Our mission is to help reducing food waste, promote natural food & local producers and make high-quality products more accessible. We do that by creating a dynamic and sustainable food surplus ecosystem. You will find some information below about food surplus and our model. If you would like more information or discuss any potential collaboration, please get in touch, we would love to have a chat. Thank you!
Did you know? 1/3 of all food produced globally is wasted or spoiled. According to WRAP, the UK wastes 1.9mt of food and drinks a year, 1.1mt of this is avoidable, worth £1.9bn.
What is food surplus?
Food surplus is the excess of food that may end up wasted. There are several reasons* for the surplus such as:
Food imperfection: Some products may have natural imperfections. For example, fruits and vegetables may vary widely in shape, size and colour.
Off-cuts: Specific parts of the animals are sometimes considered as less noble (with more bones, smaller muscles or more connective tissue for instance). We believe in the nose to tail eating and make pate from offal for instance as well as cured meat trimmings for our quiches, savoury tarts and scones. The surplus crab's brown meat is also delicious in pate!
Overproduction: It can be difficult for a producer to accurately estimate the quantity of food to make. This is especially the case for large orders or celebration time such as Christmas.
Cancelled orders: When a client does not collect an order, it may end up as food surplus if the producer does not find another client quickly enough.
Bespoke orders: Some producers and bakers make bespoke products. There are often leftovers which cannot be sold to their regular clients.
Past best before date: Best before dates are about quality, not safety. The food typically begins to gradually lose its flavour and texture after that date, nothing more and can still be eaten as it is or transformed into a tasty meal! For instance, we use one of the finest dark chocolate that is just past before date and use it to make cakes and nutty spread.
Handmade process: The example of cheese - During its maturation process, the cheese has to be tasted for quality control. The cheesemonger will use a "cheese trier" knife that pulls out a cross-section from a cheese wheel. The wheel ends up with holes, cracks and cannot be sold. Another example is the handmade crispbreads. Prepared and cut by hand, some of them can end up broken. Then would thus not be packaged and eaten.
Leftovers at the end of the food market day: There are some fresh food products that could be stored and sold the next day such as sourdough bread. However, due to the cost of storage and workforce - there is no economic reason for a baker to keep the bread which ends up not being used.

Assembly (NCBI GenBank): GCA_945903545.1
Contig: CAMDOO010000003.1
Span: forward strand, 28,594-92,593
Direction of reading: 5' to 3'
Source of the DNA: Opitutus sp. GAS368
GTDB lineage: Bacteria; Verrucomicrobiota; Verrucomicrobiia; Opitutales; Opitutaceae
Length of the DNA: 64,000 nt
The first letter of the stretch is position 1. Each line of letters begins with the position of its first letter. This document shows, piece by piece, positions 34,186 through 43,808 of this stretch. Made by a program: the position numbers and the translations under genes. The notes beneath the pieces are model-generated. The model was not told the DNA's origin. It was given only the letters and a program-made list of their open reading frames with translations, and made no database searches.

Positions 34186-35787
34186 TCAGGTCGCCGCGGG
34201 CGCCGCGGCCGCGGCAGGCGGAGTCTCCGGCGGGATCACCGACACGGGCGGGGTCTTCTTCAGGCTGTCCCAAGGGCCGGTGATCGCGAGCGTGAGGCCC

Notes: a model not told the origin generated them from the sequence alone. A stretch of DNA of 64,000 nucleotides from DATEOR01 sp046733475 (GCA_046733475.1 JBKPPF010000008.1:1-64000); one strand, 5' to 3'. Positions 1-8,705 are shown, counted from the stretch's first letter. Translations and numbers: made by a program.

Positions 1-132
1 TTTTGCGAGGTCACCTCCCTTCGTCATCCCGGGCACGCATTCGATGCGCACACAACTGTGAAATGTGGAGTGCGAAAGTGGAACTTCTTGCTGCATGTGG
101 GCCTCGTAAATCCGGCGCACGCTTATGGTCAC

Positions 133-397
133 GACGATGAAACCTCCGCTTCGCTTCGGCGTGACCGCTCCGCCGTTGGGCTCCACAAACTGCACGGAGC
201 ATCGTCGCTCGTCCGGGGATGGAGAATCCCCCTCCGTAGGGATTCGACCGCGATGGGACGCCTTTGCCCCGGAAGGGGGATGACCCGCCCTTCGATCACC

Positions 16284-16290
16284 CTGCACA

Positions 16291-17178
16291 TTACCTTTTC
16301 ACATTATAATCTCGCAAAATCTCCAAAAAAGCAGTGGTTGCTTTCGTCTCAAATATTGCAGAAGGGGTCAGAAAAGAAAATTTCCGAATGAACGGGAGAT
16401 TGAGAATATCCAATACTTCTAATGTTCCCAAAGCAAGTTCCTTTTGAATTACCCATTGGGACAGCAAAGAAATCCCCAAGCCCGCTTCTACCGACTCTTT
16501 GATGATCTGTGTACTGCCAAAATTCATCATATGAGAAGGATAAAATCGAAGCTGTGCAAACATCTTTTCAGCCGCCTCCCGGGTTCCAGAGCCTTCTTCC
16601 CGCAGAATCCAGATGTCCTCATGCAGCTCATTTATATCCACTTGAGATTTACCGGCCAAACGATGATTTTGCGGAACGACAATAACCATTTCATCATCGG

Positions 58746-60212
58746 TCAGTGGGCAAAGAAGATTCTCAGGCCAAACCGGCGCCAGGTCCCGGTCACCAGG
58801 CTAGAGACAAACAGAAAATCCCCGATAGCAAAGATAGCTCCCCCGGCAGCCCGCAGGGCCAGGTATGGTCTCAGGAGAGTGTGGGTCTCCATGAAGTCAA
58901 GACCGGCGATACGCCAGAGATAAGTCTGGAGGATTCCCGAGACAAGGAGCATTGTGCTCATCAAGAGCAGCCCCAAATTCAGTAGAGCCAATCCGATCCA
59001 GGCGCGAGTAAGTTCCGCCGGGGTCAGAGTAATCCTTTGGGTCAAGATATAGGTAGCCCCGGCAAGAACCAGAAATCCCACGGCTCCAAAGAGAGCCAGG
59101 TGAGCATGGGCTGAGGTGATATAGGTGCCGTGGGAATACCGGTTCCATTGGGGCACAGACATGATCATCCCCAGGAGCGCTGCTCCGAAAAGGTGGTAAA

Damaged packaging: Some packaging may be slightly damaged or broken due to transportation for instance. While the product's quality such rusks or smoke fishes would not be affected, they would not be sold because of the packaging.
*Non-exhaustive list based on our observations running Elysia.
What we are doing
Did you know? Each time you eat with us a breakfast, lunch or a canapes menu, you save in average 350 grams* of food surplus!
*Average quantity based on July 2017 observations
Canapes menu created with 75-80% of surplus natural ingredients from local producers with Brown Meat Crab Pate, Territorial Cheeses, Off-cuts Cured Meats, Fruits, Vegetables, Wild Herbs.
How we do it
Overall, there is value creation:
High quality food is rescued
The producer makes money
More people are aware about food surplus and can access good products
Our customer saves money
We create a sustainable model and dynamic ecosystem!
"By impacting on food waste positively you impact positively on some key issues of our time – climate change, water security, food security, soil degradation, deforestation,
the power of the biotechs and the prevailing narrative that there isn’t enough food to cater for an ever-growing population, and many more."
Chris King, documentary photographer
Food waste has a serious impact on the environment because most of it ends in landfill where it decays and produces the potent greenhouse gas methane. There is also the embedded energy costs of producing, packaging and transporting the food which WRAP claims produces the equivalent of at least 15 million tonnes of carbon dioxide every year.
You can find more information about food waste and its economic, social and environmental impact through the links below.
www.lovefoodhatewaste.com: Advice, ideas on preparation, storage, portioning and recipes
Food surplus and waste report, WRAP 2016
Food Futures, from business as usual to business unusual, WRAP